Do you ever find yourself saying, “It’s not as crap as it sounds.”? There are some TV shows and films where you look at the name and groan because it just doesn’t sound great, even if it is the best show in existence.
Most recently I have found this with Teen Wolf. I was so dubious to start watching it that it took me until series three was plastered all over my Tumblr dash to try it out past the first episode.
It was the name of it that put me off the most. Who names something Teen Wolf and doesn’t expect people to go, “Not another Twilight.”? That was the mind set I had from hearing the name and from seeing the very first episode. It seemed generic and centred around the whole ‘Supernatural Boy meets Ordinary Girl.’ That really isn’t the case with Teen Wolf. In fact, that couldn’t be further from the truth.
Teen Wolf does tell you what the show is about, it is about a teenager who happens to become a werewolf (a good kind of werewolf who needs to learn to control his anger etc) but the show is so much more than that. Scott McCall can at times suffer from ‘Main Character Syndrome’, but he is characterised quite brilliantly, he’s not super smart (he has his moments of sheer stupidity), he’s trying to learn to fit into a new world, and at times yo might want to slap him silly, but for the most part, he is quite a good root for the show.
Allison, the lead female, is cast as a love interest in the first episode, past knowing her Dad is a hunter there is very little intrigue there. She’s just a pretty face, right?
Oh so wrong. Allison has skills and smarts with her good looks. She’s got a depth of character that you don’t usually see with the love interest. She is very much her own person with problems. And she is, with lack of a better word, a BAMF with her bow-toting hunting. Come the middle of series three and we see so much more to her than even this. She actively changes what it is her family fight for. The Argent family, French for Silver, over time became the thing that kills werewolves. But she persuaded her father that they could be fighting a whole other fight: Protect those who cannot protect themselves.
Even the ‘bimbo bitch’ isn’t the stereotype. Lydia is that character that every TV show would benefit from. She is the one that starts off as a bitch, but you know there is more to her than her beauty and hot boyfriend. She’s the most intelligent teen on the show, and over time she makes friends with the trusty central gang and learns that, actually, she can be herself with her smarts and moves away from the cold bitchy exterior. That doesn’t mean to say she doesn’t still have her moments of utter sassy bitchiness that you will learn to love.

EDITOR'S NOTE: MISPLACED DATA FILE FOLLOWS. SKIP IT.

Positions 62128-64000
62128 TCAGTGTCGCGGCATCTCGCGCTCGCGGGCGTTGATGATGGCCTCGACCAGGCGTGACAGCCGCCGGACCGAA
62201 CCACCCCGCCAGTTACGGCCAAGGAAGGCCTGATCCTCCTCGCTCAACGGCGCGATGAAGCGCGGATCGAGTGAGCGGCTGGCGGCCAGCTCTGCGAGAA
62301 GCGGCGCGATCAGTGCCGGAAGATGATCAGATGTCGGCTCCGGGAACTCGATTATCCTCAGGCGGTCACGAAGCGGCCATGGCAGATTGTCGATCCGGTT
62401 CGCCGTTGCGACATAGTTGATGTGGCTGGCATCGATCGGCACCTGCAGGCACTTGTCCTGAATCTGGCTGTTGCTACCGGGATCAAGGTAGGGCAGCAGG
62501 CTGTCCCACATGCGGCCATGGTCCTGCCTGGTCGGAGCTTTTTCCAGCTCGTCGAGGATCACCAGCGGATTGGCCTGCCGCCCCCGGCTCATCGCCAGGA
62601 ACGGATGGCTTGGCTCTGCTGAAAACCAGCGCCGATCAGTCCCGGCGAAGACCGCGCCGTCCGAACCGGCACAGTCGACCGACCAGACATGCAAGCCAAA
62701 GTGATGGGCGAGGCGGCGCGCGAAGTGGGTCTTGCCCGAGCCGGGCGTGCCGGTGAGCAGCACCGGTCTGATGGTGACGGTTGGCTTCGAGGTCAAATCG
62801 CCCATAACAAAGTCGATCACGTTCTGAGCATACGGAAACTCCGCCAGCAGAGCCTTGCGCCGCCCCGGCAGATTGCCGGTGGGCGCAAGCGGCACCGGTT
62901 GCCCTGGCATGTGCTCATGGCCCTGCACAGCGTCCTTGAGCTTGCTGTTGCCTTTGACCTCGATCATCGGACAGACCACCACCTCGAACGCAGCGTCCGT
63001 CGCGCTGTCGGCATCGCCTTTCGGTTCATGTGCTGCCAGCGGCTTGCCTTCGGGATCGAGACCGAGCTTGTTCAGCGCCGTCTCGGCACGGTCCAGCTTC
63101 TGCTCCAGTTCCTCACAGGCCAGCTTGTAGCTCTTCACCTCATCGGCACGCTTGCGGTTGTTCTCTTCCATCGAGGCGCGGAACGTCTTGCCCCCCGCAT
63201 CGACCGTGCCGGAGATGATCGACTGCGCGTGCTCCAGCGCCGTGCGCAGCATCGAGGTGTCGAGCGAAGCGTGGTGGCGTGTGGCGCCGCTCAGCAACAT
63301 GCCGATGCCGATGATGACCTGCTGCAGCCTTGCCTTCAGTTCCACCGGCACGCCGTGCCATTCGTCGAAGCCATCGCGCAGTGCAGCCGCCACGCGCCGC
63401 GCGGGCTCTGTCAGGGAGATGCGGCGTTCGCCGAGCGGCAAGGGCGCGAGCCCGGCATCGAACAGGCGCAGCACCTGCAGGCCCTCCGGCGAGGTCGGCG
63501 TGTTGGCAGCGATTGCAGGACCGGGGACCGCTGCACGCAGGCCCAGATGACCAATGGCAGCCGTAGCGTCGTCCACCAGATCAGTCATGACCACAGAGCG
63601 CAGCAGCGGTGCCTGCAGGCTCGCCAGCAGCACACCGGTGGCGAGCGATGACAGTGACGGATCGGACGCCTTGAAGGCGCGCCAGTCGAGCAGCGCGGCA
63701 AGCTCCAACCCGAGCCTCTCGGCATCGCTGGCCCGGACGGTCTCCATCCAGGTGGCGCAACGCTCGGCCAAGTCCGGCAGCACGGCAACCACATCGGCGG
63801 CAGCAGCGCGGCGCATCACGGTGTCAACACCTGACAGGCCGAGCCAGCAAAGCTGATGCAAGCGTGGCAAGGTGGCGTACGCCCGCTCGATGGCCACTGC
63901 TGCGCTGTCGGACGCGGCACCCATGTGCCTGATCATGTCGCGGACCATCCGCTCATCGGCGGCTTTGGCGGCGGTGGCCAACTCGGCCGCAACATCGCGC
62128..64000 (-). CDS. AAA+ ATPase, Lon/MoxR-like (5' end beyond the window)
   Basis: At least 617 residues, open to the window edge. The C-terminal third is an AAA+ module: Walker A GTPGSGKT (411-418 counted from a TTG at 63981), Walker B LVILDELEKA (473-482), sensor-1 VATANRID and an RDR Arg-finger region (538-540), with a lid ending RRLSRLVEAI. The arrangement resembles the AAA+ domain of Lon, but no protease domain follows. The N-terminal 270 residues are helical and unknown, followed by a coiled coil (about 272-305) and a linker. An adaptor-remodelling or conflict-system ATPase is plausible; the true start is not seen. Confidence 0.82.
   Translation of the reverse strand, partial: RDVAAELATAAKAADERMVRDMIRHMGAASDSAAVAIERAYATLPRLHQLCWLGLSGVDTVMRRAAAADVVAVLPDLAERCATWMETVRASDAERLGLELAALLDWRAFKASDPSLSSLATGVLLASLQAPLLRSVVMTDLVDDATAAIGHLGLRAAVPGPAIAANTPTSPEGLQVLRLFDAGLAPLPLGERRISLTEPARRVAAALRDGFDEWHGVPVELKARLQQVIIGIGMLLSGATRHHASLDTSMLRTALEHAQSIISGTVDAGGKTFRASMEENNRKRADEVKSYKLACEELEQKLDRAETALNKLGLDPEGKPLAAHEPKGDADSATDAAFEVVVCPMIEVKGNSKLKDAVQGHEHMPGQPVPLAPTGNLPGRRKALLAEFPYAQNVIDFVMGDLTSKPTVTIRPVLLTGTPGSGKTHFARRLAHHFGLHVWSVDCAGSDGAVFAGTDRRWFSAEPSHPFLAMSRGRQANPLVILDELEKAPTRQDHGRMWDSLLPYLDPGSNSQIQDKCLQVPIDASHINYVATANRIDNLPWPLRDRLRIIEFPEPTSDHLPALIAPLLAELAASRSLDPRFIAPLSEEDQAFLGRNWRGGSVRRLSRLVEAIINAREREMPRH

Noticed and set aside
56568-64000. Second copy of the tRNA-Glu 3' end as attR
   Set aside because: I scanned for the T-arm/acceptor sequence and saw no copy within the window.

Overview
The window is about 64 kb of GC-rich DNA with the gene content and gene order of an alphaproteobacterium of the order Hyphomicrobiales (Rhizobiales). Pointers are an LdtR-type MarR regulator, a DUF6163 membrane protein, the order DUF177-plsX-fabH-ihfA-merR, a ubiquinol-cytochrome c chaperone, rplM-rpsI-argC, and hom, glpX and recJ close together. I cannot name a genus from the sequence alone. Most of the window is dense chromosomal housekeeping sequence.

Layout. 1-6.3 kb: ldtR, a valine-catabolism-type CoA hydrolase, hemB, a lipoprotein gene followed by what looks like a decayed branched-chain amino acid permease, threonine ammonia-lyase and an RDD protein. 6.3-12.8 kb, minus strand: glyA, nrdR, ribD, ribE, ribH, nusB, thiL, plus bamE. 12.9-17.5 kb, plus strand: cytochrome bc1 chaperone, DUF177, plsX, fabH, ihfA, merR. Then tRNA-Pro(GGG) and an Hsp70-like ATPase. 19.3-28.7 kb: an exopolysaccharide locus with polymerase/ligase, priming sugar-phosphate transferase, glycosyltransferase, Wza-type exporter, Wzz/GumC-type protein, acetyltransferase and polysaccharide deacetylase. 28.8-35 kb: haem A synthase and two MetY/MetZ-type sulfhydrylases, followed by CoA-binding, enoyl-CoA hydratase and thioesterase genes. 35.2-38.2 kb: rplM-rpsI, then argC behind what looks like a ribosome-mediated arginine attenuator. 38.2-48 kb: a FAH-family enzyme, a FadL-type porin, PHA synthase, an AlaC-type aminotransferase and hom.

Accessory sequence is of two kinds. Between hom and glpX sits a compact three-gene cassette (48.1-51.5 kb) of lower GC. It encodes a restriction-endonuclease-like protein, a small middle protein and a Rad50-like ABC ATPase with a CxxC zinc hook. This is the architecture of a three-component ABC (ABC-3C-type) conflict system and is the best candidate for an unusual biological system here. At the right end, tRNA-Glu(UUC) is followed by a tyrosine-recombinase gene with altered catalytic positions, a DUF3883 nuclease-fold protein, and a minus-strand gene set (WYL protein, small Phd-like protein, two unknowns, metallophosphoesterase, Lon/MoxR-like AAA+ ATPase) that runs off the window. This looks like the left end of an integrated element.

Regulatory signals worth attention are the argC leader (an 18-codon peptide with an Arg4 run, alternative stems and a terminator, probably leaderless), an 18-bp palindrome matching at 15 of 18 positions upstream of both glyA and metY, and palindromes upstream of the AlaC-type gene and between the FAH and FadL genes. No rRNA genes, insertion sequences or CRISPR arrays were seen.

Stiles “What is his real first name?” Stilinski is the comic relief best friend in much a Xander Harris outfit, but again, he is more than a laugh a minute punching bag. He’s witty-funny, stupid-funny and wicked smart and about the most truthful portrayal of a teenager I think I’ve ever seen in television (his Dad having to pull him away from his laptop, anyone?) He has a past and he has issues and he is so much more than he is sold to be. He’s the human best friend in a superhuman world (even Lydia isn’t simply a girl) he gets dragged through thick and thin and comes out on top – it’ll be interesting to see where they take his character with the turn of events in the latter half of series three.
Then there’s Derek, is he a good guy? Is he a bad guy? You can’t really be all that sure, even when he is being nice. He’s the Alpha (which, by the way, you can’t be unless you say it completely over dramatically in the campy tone the show has set itself), but that doesn’t always mean he’s in charge. Peter Hale might be one of the most interesting characters the show has to offer. You know he’s a bad guy, he’s just weaselled his way into the good crowd so he can cause even more trouble and it’s fantastic to see unfold.
That is just the running theme of the show. The storylines, the characters and the whole concept of the it is so much more than you are given on the surface. A title such as Teen Wolf do absolutely nothing to sell it to the wider audiences it could reach. It is by no means ‘The New Buffy’, even though it is giving it a damned good go in its later seasons, but it’s certainly showing a Twilight generation what monsters are supposed to be along with real-ish relationships and portrayals of teenagers. It is a show that is so much more than its name.
Even the more minor characters such as Danny are brilliant rounded and thought out. Is Stiles attractive to men? Will we ever know? (On a side note: Teen Wolf seems to be the only show I’ve seen where the gay teen relationship isn’t made into a big deal. It’s just there. It happens and nobody treats it as if it is some big strange thing. The issue with the relationship is that Ethan is a werewolf from a rival pack and for that I must take a moment to commend the showrunners and writers. Admittedly they refer to Danny’s preferences a lot, but it’s still never a big deal to anyone.)
I urge people to watch Teen Wolf or at least give it a chance past its set-up episodes. The series arcs are as brilliant as the characters that might not see more than simple to start with.
So what’s in a name? Everything. Absolutely everything.